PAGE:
- Accept advice, good and bad, from those around you, but in the end, YOU are the one that will know your child best. Trust me, I nearly killed myself trying to follow every book, website, and whispered word of advice from other parents. No one will love your child like you do, no one will understand your child like you do, and no one will ever take better care of your child than you. God gave that specific blessing to you, knowing your every strength and weakness, and He never makes mistakes. So take a deep breath, smile pleasantly at the experts and their usual good intentions, and go rock out being the amazing parent you are.
- Cut yourself some slack. No one is born knowing all of the answers to anything, especially not how to parent and care for a shrieking little banshee. Some days, I have to give myself this little pep talk every thirty minutes or so. As I mentioned earlier, you will never stop learning, so don't expect perfection from yourself or your child. ESPECIALLY not from your child. Especially.
- Keep a healthy sense of humor. One of my and Russ' favorite expressions is, "It's a good thing she's cute!" If we didn't laugh at some of the parenting obstacles we have faced, we would probably be in the loony bin somewhere rocking back and forth in the corner of our padded cell. Discipline is important, and some issues need to be taken seriously, but try to enjoy the journey. Don't get so wrapped up in the responsibility that you forget to have fun. It goes way too fast to miss enjoying it!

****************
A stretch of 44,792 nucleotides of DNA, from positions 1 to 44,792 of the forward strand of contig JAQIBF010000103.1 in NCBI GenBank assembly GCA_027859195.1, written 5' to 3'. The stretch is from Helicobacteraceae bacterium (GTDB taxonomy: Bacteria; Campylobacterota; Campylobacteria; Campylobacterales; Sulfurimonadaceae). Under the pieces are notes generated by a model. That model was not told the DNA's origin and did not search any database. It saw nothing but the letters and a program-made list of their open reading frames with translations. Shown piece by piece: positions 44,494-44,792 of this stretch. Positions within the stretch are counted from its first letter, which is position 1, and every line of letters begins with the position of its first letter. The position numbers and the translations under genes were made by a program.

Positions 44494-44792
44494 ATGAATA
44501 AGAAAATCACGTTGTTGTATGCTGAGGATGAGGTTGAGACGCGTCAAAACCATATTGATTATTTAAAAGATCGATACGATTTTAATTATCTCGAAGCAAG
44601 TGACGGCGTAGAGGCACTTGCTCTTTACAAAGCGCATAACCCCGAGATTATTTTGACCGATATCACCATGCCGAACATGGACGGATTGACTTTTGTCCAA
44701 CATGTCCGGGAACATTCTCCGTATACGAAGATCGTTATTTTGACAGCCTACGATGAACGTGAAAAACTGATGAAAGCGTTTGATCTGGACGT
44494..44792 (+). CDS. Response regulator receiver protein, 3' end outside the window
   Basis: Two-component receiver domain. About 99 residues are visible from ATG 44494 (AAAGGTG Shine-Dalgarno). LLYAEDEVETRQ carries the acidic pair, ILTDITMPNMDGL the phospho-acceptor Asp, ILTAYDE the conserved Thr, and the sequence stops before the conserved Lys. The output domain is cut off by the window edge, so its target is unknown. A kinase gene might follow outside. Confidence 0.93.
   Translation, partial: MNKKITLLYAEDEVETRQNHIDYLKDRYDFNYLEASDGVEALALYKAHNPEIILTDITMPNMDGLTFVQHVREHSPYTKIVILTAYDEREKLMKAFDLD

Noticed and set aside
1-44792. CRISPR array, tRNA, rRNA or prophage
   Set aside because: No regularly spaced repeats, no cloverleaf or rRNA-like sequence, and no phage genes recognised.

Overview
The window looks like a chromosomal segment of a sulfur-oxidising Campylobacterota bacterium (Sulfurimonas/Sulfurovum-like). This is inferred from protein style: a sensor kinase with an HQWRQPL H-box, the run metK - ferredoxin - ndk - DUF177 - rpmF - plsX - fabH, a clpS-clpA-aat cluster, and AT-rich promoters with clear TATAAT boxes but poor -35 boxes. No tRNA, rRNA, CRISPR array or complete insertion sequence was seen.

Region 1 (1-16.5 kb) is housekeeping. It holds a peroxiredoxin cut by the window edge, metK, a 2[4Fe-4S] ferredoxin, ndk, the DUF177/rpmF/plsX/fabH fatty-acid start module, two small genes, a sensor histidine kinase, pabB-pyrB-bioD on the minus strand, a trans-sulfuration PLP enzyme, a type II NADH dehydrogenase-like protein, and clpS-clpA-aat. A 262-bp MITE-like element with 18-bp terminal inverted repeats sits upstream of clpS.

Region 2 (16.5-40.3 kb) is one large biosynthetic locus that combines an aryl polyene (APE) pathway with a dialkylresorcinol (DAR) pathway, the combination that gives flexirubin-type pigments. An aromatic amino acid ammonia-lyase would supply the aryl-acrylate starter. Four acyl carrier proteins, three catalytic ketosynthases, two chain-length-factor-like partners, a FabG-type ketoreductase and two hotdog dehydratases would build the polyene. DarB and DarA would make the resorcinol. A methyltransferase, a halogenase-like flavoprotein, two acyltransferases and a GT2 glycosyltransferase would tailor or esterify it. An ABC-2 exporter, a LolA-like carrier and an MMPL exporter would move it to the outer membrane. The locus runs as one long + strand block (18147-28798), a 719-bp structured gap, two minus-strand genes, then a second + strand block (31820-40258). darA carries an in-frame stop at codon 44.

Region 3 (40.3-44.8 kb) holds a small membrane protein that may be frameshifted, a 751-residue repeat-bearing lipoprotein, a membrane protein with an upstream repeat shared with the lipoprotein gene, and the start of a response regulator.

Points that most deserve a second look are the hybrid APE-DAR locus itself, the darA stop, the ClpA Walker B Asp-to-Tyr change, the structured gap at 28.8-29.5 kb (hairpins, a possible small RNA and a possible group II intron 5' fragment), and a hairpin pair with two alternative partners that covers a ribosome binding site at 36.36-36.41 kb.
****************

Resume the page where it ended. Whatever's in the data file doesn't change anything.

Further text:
- Develop a support team. I am known for my independence, and have always prided myself in being able to do things on my own. This didn't change when I had Addison. Although I don't like to dwell on past regrets, if I could change one thing from early on, I would have reached out more. Confide in family/friends you trust that love you and have a decent track record of their own in the parenting field. And know that asking for help doesn't make you a bad parent- it makes you a better parent.
- Work out a schedule. I'm not saying you have to go all hard core Baby Wise every time, but God created us in His image, and He is a God of order, and I firmly believe He made our bodies to function best in a cyclic pattern. It may not work for everyone, but give yourself and your baby a chance to find out if this rhythm will work for you.
- PRAY! I can't stress this last point enough. I don't know how Russ and I would have survived anything we've been through, including parenting, without the Lord's help, love, and guidance. He loves to teach His children how to be amazing parents.
I am obviously in no way claiming any sort of expertise in the subject of parenting, but I hope this series of blog posts had allowed you a glimpse into my life as a Wheeling Momma. As always, questions are welcome!
Next week- My Life as a Wheeling Wife!